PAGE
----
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Survival Analysis of Shared-Path Adaptive Treatment Strategies

Kidwell, Kelley M. (2012) Survival Analysis of Shared-Path Adaptive Treatment Strategies. Doctoral Dissertation, University of Pittsburgh. (Unpublished)

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Adaptive treatment strategies closely mimic the reality of a physician's prescription process where the physician prescribes a medication to his/her patient and based on that patient's response to the medication, modifies the treatment. Two-stage randomization designs, more generally, sequential multiple assignment randomization trial (SMART) designs, are useful to assess adaptive treatment strategies where the interest is in comparing the entire sequence of treatments, including the patient's intermediate response. In this dissertation, we introduce the notion of shared-path and separate-path adaptive treatment strategies and propose weighted log-rank statistics to compare overall survival distributions of two shared-path or multiple two-stage adaptive treatment strategies. Large sample properties of the statistics are derived and the type I error rate and power of the tests are compared to standard statistics through simulation. We also propose a sample size equation to power a two-stage SMART comparing the overall survival of multiple adaptive treatment strategies.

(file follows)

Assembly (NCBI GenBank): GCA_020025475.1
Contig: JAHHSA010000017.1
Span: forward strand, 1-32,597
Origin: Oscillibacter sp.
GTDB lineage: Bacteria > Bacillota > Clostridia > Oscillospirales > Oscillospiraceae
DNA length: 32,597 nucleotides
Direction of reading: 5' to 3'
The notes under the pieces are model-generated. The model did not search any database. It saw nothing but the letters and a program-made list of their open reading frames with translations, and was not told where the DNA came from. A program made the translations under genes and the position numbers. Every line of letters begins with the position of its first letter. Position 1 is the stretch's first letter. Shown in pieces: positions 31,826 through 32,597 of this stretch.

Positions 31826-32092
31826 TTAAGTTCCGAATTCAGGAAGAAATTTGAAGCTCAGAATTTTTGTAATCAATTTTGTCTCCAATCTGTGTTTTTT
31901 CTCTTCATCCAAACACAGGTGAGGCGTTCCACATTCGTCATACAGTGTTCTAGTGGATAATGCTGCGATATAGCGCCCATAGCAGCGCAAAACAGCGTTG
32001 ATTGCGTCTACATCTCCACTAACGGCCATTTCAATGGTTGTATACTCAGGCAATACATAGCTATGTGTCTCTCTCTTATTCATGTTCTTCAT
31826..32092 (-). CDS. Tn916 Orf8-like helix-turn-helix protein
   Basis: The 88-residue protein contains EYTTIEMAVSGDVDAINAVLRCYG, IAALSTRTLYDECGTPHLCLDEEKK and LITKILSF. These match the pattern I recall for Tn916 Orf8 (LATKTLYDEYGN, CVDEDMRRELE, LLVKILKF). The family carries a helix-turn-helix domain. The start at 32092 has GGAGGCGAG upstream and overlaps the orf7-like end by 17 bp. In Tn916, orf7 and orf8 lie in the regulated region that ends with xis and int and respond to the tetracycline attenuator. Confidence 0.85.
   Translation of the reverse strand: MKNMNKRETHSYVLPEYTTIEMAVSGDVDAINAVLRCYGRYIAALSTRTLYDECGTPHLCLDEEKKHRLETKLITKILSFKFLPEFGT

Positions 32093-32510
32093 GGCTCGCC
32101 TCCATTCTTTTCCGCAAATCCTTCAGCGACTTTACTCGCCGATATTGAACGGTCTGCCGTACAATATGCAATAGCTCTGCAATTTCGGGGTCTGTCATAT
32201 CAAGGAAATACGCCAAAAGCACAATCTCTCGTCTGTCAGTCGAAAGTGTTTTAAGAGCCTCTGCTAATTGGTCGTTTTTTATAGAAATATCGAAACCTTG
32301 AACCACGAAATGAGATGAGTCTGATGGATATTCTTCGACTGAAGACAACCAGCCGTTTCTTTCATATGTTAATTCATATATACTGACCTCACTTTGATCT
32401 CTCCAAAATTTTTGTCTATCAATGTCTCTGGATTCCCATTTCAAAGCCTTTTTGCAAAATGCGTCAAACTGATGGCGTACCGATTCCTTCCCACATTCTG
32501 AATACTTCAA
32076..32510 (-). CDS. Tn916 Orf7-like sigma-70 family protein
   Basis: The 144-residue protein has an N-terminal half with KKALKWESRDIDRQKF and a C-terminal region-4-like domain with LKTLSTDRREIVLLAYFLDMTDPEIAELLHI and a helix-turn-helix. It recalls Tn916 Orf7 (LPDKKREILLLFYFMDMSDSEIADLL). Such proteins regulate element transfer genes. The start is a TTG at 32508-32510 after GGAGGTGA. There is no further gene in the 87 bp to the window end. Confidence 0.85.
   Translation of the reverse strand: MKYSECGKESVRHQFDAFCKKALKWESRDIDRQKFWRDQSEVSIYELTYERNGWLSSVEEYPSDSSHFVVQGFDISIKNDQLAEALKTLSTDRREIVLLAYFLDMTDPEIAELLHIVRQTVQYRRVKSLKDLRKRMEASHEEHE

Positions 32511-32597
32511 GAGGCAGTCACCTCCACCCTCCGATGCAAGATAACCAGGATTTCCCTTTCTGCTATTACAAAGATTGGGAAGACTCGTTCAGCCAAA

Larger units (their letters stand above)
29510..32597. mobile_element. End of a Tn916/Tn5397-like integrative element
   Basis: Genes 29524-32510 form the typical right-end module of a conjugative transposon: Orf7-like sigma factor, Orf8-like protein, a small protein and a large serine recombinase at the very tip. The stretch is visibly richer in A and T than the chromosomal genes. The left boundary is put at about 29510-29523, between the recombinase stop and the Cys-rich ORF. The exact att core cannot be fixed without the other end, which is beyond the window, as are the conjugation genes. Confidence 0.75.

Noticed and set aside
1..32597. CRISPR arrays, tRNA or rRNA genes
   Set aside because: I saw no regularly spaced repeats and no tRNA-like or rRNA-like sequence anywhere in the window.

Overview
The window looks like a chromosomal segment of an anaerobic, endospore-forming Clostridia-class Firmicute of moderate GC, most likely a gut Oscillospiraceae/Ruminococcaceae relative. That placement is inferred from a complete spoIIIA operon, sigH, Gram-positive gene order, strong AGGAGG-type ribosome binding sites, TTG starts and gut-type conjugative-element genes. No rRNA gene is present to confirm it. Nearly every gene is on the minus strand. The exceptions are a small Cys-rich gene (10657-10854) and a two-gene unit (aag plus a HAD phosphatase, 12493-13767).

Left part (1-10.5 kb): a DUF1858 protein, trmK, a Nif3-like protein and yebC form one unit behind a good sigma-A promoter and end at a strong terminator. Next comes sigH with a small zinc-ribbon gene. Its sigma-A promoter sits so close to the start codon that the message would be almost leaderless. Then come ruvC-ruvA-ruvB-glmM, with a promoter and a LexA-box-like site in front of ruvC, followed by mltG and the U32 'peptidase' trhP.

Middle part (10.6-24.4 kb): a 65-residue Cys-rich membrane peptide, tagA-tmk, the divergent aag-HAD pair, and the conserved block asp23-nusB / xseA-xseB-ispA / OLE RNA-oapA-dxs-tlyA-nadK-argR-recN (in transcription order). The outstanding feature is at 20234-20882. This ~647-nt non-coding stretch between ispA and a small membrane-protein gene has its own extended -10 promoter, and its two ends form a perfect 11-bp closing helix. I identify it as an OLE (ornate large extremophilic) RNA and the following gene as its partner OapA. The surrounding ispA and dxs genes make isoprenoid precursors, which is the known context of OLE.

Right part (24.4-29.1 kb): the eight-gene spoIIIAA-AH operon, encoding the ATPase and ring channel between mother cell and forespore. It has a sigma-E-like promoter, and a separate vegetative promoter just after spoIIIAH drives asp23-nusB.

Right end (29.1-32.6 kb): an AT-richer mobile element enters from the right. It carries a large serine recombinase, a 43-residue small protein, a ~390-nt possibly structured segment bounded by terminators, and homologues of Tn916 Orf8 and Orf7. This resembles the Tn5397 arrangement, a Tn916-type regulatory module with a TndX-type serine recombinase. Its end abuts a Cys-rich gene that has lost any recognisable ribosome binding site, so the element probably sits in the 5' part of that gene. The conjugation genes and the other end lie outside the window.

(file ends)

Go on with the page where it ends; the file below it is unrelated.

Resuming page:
Public health significance: The treatment of many diseases and illnesses, especially those which are chronic (cancer, AIDS, depression, substance abuse, ADHD), includes sequences of treatments based on the individual's characteristics, behaviors, and responses. Treatment is inherently dynamic, but often, clinical trials are not designed or analyzed to take this dynamic feature into account. We present methods to adequately power and analyze clinical trials with time-to-event data which aim to compare these individualized sequences of treatments or adaptive treatment strategies. Through these methods and by comparing adaptive treatment strategies, patient outcomes can be operationalized and improved over time.


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Item Type: University of Pittsburgh ETD
Status: Unpublished
CreatorsEmailPitt UsernameORCID
Kidwell, Kelley
ETD Committee:
TitleMemberEmail AddressPitt UsernameORCID
Committee ChairWahed, Abdus S.wahed@pitt.eduWAHED
Committee MemberAbebe, Kaleab Zenebekza3@pitt.eduKZA3
Committee MemberCostantino, Joseph P.costan@nsabp.pitt.eduCOSTAN
Committee MemberMorton, Sally C. scmorton@pitt.eduSCMORTON
Date: 24 September 2012
Date Type: Completion
Defense Date: 18 July 2012
Approval Date: 24 September 2012
Submission Date: 24 July 2012
Access Restriction: 1 year -- Restrict access to University of Pittsburgh for a period of 1 year.
Number of Pages: 82
Institution: University of Pittsburgh
Schools and Programs: Graduate School of Public Health > Biostatistics
Degree: PhD - Doctor of Philosophy
Thesis Type: Doctoral Dissertation
Refereed: Yes
Uncontrolled Keywords: dynamic treatment regime; survival function; two-stage design; proportional hazard; weighted log-rank test; sample size
Date Deposited: 24 Sep 2012 19:14
Last Modified: 15 Nov 2016 14:00


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